Choosing the right material for your roof is a critical decision. As a matter of fact, it’s a decision that can have a dramatic impact into the longevity of your roofing system. With so many different roofing materials from which to choose, it can be an overwhelming decision to make, especially if you don’t know what to look for. Below are a number of different commercial roofing options.
More and more roofing contractors are turning to this single-ply roofing solution because of the easy installation and cost. Single-ply TPO roofing was introduced nearly 20 years ago and since then, it has been transformed to fit many needs. This particular material has gone through numerous physical property changes in the make-up of the sheet. It lends itself well to wide open roof areas with minimal roof traffic. The membrane is reflective and durable but it’s still one single ply of protection.
A modified bitumen (MB) roofing system is a low-slope roofing system. It is a very reliable roofing system when correctly installed and has been around for over 30 years. An MB membrane is reinforced with polyester, fiberglass or a combination of the two. This makeup gives it strength and provides an effective roofing system that is very puncture resistance. White granular surfacing makes it reflective and it is applied in two layers, adding to the durability. It’s an excellent choice where roof traffic is prevalent.
A built-up roof (BUR) consists of multiple plies of roof felts laminated together with bitumen. A surfacing material is typically applied which generally consists of gravel or asphalt. Built-up roofing is one of the oldest and most reliable ways of installing a new roof. It dates back to the mid 1840’s as a means to provide a roofing solution. The current BUR systems are installed with a Modified Bitumen granular cap sheet rather than the gravel surfacing.
Commercial roofs can last for decades, but when it comes time to replace them, businesses must correctly prioritize the criteria for selecting a new roof. Although cost should be the primary selection factor, it is important to remember that an inexpensive installation that does not perform well can end up costing more over time than the most expensive installation costs initially. If you are in the process of selecting a new roof for your business, be sure to consider the selection criteria below in addition to price:
The construction of a roof determines the weight of the material it can support. If you are replacing your building’s current version with an exact replica, the weight of the new installation should not be a problem. If you implement a new type, be sure the contractor performs a thorough inspection of the weight-bearing capacity of the understructure. With concrete for instance, the weight factor normally is not an issue.
The primary concern with durability is whether a roof can withstand the factors of its climate zone, such as wind, temperature, and humidity. Another concern is whether it can support the traffic it will receive (e.g. maintenance personnel and equipment for maintaining condenser units). Because a roof is the portion of a building that is the most exposed to the elements, and because most commercial roofs receive some level of traffic, be sure to ask a roofing contractor about the ideal durability for the roof of your building.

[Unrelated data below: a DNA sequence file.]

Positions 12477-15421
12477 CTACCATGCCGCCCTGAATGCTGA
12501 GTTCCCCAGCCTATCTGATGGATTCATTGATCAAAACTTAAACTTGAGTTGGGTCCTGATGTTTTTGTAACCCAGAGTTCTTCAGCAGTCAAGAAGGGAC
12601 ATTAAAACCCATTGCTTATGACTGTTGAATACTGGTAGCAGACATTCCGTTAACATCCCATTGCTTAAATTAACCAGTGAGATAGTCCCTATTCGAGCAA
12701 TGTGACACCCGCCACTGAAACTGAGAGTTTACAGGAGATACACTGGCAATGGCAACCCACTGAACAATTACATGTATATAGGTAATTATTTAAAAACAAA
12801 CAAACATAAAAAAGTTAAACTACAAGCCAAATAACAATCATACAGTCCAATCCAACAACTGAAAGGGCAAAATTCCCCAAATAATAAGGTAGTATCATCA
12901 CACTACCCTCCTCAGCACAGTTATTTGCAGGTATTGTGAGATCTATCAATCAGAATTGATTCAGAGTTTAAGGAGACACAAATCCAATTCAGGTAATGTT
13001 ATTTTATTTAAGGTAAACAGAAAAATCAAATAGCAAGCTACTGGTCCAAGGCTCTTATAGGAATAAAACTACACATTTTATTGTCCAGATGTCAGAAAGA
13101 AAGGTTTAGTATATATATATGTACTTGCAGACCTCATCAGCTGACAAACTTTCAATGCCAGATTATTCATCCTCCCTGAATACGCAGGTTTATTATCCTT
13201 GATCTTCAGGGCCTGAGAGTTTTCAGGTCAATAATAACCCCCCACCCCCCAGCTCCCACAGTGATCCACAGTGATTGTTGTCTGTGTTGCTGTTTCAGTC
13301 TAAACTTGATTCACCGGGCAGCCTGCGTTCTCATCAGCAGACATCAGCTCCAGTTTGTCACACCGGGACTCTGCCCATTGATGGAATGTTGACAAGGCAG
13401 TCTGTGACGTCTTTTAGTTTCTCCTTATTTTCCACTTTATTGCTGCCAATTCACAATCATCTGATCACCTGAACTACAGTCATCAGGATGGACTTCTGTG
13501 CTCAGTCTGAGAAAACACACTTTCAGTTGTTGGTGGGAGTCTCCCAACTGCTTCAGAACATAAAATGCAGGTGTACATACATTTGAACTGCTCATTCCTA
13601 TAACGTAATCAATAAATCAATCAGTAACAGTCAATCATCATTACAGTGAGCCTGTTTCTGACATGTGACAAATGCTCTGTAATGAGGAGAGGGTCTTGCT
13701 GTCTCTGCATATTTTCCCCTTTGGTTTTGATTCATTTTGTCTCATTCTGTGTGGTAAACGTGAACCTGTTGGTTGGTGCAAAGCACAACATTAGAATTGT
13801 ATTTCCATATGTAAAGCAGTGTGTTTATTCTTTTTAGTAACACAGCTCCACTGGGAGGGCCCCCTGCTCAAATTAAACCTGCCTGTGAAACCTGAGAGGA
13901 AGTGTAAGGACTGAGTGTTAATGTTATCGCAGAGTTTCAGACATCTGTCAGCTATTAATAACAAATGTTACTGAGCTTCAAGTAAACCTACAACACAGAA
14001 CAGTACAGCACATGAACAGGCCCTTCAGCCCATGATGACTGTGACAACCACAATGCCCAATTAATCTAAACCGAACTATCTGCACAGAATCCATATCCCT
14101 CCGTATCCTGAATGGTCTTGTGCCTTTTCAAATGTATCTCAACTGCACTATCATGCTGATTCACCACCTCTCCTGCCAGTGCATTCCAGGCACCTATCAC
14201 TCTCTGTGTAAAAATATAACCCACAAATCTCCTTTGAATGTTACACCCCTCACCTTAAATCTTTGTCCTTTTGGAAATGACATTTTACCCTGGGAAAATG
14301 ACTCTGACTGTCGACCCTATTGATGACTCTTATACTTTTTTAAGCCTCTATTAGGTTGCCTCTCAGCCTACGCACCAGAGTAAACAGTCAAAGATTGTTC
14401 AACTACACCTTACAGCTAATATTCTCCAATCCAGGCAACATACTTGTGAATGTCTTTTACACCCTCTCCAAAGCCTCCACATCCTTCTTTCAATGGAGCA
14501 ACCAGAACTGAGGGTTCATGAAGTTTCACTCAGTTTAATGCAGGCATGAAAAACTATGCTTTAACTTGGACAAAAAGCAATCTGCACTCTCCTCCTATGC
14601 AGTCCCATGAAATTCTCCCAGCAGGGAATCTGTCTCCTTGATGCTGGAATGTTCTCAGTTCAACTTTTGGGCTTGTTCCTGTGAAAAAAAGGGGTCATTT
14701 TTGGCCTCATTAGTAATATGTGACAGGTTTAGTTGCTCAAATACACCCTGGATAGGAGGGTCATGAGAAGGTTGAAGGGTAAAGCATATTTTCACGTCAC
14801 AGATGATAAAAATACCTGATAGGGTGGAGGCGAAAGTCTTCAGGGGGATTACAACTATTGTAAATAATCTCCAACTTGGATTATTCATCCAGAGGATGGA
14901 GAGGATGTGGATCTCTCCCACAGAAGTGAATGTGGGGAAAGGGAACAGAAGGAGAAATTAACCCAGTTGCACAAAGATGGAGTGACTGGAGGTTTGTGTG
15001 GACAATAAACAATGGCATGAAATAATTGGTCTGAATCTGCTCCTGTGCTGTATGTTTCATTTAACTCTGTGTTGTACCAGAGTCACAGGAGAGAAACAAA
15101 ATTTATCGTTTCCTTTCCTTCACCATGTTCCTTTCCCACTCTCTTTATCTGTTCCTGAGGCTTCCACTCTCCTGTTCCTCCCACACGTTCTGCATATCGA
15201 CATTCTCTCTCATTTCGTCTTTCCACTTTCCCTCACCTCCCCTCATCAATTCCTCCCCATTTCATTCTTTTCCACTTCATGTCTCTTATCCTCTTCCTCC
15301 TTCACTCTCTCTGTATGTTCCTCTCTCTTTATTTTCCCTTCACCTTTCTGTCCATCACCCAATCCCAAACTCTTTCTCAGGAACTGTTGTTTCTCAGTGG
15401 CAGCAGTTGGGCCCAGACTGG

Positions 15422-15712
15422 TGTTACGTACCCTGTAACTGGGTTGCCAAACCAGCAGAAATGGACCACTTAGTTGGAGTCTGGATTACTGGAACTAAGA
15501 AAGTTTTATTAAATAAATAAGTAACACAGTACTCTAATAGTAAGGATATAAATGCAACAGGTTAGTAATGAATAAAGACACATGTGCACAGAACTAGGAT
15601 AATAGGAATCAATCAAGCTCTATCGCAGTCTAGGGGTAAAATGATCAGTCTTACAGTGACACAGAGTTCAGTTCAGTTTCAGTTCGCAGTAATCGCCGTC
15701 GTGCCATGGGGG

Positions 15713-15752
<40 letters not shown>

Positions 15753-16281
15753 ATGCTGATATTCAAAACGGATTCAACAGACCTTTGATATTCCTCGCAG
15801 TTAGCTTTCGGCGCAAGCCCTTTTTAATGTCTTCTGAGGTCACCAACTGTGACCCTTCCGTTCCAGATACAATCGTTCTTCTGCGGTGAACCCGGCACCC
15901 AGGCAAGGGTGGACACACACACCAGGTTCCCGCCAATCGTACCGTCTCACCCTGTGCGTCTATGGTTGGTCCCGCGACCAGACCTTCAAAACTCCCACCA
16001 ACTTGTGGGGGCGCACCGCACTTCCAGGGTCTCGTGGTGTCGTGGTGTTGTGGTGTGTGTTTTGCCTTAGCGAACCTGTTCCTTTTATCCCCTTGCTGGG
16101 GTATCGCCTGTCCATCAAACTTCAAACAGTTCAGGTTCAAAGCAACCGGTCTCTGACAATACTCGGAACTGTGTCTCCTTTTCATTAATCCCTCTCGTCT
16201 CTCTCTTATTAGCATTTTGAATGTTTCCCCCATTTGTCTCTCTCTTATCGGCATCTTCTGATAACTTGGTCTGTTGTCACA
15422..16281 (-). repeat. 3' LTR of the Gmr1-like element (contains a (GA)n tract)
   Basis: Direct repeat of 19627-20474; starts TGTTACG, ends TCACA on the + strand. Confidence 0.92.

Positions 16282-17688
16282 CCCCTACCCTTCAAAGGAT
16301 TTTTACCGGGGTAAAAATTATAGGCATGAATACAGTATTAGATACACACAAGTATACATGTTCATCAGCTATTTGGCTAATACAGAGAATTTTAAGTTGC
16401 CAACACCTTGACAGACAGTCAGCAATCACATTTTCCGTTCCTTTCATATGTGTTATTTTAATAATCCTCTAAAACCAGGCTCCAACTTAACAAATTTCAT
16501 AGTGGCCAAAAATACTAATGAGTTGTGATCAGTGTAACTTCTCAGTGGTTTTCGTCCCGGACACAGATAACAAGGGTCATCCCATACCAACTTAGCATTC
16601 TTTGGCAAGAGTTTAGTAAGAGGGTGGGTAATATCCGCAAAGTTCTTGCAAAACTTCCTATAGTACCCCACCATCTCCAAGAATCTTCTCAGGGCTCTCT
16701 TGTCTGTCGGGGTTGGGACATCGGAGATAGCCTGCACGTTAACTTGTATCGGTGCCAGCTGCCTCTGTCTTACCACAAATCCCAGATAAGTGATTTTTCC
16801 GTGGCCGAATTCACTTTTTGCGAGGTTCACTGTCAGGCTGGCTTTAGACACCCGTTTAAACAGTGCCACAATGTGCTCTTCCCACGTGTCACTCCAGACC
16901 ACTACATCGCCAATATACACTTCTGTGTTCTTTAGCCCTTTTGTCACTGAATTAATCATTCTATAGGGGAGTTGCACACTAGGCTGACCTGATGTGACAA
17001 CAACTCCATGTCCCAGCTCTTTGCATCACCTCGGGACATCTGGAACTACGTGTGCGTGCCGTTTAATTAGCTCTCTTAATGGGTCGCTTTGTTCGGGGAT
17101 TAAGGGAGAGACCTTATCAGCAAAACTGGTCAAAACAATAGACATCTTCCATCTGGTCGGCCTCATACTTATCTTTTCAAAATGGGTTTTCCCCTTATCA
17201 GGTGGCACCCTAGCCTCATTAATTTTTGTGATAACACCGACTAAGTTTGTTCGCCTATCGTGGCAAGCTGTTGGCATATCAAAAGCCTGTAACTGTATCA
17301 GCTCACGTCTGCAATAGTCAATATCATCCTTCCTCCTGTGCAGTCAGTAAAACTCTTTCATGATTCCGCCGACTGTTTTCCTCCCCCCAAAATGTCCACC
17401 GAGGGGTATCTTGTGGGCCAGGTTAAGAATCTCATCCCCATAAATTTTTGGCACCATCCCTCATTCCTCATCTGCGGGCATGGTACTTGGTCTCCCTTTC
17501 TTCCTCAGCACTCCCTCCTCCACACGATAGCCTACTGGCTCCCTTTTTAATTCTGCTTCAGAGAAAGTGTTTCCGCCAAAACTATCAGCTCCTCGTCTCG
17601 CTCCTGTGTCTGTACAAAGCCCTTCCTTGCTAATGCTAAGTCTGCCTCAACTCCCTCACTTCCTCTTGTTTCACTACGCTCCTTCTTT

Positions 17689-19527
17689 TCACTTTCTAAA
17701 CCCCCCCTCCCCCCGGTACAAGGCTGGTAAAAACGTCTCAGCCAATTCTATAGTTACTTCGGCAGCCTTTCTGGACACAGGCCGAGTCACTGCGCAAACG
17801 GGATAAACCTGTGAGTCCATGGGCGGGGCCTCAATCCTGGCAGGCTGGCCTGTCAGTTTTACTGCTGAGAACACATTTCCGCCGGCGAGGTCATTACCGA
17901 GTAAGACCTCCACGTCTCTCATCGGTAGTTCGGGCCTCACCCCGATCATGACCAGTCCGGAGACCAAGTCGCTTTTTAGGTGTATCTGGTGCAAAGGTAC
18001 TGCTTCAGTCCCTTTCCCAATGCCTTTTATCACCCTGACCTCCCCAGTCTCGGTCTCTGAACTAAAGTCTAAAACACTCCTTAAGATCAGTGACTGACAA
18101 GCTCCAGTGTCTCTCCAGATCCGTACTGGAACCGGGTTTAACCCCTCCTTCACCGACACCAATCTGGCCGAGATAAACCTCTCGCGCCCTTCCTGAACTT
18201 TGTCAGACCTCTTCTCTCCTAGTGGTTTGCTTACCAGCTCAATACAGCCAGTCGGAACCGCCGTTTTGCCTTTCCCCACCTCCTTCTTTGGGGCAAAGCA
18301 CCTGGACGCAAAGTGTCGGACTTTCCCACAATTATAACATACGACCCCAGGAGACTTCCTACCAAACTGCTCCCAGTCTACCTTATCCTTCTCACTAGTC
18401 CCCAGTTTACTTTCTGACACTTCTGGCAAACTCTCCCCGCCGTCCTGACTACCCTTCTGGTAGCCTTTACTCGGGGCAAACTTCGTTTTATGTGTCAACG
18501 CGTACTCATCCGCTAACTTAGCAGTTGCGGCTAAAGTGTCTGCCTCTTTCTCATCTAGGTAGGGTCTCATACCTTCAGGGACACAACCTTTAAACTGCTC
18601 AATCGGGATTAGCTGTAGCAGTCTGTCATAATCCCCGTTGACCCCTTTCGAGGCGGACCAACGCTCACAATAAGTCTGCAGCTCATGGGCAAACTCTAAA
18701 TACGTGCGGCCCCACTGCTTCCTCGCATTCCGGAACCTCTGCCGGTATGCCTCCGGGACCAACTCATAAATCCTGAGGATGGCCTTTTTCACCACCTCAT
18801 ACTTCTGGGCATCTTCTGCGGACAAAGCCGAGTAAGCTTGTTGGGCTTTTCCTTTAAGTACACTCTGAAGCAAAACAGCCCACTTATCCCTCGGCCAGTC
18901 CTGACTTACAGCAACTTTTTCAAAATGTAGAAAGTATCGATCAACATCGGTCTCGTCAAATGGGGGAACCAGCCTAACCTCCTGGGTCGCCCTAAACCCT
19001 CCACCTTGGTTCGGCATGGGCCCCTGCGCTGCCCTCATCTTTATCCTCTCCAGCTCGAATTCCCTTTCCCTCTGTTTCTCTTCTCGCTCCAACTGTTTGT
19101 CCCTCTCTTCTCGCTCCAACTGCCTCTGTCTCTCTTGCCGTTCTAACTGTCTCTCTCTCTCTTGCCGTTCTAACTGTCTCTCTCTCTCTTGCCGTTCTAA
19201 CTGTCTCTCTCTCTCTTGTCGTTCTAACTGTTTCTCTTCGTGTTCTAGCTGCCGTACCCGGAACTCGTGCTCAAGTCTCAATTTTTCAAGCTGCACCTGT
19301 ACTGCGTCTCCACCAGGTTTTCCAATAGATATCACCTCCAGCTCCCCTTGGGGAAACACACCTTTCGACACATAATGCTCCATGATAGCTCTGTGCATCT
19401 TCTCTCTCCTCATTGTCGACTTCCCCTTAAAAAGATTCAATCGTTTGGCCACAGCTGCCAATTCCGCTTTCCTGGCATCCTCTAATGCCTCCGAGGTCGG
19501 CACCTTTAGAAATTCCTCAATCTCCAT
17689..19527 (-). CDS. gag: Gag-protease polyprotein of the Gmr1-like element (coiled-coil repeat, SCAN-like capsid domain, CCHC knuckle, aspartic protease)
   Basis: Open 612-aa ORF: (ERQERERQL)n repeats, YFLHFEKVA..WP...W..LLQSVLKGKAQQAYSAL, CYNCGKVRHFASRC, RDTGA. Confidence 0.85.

Underlayment helps protect decking from moisture damage. In most roofing systems, moisture damage results from the following-water leakage paths, moisture diffusion through the building materials, and the movement of air through exterior holes. Leaks and air movement through exterior holes can be resolved through maintenance, but choosing an underlayment that meets the demands of your building’s climate zone will prevent moisture diffusion.
The color of a building’s roof impacts more than aesthetics, it also affects climate control. If your building is located in a warm climate, implementing a dark-colored outer layer that draws in heat might end up increasing your annual energy bill. If your building is located in a cool climate, the same can be said of implementing a light-colored outer layer.
The longer a roof lasts, the more it justifies the initial cost. When it is time to consider how much you should spend on the installation, consider whether implementing a longer-lasting one would be worth the extra investment, especially if you plan on owning your building for years to come, or selling it for a competitive price.
When they match the needs of the building and the local climate, commercial roofing systems can last for decades. If your building needs a new roof, be sure to consider the factors above before you select one. If you need help assessing what types of roofing systems and materials would work best for your building, contact a roofing contractor for more information.
Choosing commercial roofing systems involves several considerations. A professional NRCA contractor can help you make a decision based on your needs, long term service and compatibility; not just price.
There is No “Right Roofing System” …only one that is right for your facility.
Experience has taught us that there is no one “best” roofing system. Different systems have different attributes. Some are best for one type of project or best for one type of installation, while others meet a completely different set of needs.
When considering which commercial roofing system is right for your needs, it is important to look at a variety of factors, including the building type, ease of installation, amount of foot traffic, insulation value and environmental impact of a roof.